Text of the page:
The perma goalie is an often maligned character in bike polo. Sure, they can (if they are worth their PBR) stop a game from going 5-0 in the first three minutes, but they don’t lend anything to the offense and are probably daydreaming while they sit back there squinting at what’s happening up court.
After pickup on Sunday Horse and I went for our second burritos of the day and discussed our club, tournaments, and strategy. Generally speaking, our conversations go something like this:
Horse: Blah blah blah this is why you need to improve your bike blah blah
Crusher: Blah blah blah lofty but completely BS suggestion on style of play blah blah blah
However, I was pleasantly surprised when Horse (as he often does) made a suggestion considering a few things I can improve in my goal work. Granted, he cited my high gearing as part of the problem before he made the observation, but that’s just so I could feel comfortable, I’m sure.
He laid out this little piece of goalie double duty on me and I instantly seized on how intellgent and simple a plan it was. While I could explain this in text, why not bust out the figurines that Alias gave me!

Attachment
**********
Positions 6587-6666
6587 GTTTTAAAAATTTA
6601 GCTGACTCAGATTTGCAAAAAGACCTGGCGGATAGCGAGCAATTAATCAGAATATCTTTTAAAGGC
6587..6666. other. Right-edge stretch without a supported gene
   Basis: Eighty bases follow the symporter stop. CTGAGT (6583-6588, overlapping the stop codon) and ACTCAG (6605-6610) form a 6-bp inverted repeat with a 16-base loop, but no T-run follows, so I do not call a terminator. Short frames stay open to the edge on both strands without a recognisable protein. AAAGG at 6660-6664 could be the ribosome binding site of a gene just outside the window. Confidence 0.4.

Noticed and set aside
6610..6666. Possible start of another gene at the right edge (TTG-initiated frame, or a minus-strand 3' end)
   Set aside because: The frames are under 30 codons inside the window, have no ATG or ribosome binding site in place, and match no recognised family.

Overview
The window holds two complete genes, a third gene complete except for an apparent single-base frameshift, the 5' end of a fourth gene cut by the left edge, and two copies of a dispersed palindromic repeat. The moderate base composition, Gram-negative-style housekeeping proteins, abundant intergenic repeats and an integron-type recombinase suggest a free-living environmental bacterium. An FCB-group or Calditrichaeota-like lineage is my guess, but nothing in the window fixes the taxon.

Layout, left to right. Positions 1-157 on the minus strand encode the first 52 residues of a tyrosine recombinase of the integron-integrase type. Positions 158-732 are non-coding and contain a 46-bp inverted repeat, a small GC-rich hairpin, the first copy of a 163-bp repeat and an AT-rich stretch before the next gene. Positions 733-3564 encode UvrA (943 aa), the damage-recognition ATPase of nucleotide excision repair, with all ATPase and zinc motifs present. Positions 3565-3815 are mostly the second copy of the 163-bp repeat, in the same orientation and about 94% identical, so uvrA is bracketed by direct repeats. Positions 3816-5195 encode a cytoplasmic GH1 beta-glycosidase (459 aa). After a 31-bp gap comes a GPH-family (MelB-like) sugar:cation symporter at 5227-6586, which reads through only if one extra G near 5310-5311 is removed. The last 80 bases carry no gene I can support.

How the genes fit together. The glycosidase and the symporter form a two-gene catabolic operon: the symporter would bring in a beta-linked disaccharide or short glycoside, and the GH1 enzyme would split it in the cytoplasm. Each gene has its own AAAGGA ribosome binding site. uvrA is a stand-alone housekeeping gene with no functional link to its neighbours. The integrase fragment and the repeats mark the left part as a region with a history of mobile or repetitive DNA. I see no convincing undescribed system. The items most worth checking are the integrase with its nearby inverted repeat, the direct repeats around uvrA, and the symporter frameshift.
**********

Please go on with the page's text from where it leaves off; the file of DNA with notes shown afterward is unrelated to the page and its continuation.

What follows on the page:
First, the setup: one of the defensive players (2) has managed to strip the ball from an attacker. They are beginning their movement behind the goal. The goalie (1) sees this and begins to move out of position.
Now the ball carrier (2), the player continues his move around the goal with the other team’s player (4) following. the Goalie (1) blocks off the other team’s player (6) and extends the barrier created by the goal. At the same time, the 3rd player on the goalie’s team (3) takes position in the goal in case the plan doesn’t pan out.
At this point, the goalie (1) stops just short of T boning the ball carrier (2), effectively stripping the pursuing player (4) and still blocking off another (6). The goalie at this point has two options: to turn with the ball carrier or hold tight to eliminate player 4 from the play.
Let’s say the goalie continues on with the ball carrier. The goalie can effectively lock out player 6 and 4 from pursuing, and perhaps even create a block against player 5 if they are able to get some legs. At any rate, the ball carrier is has the momentum advantage on anyone else on the court.
If player 5 (in this example) is actually in the other teams goal during all of this, the situation becomes easier to pull off and you’ve still created a 1 on 1 situation for the ball carrier to score.
I realize this is pretty basic stuff for most of us, but I hadn’t thought of it this way before. Anyway, it excited me to try out, and I’ll let you know how that goes when I do.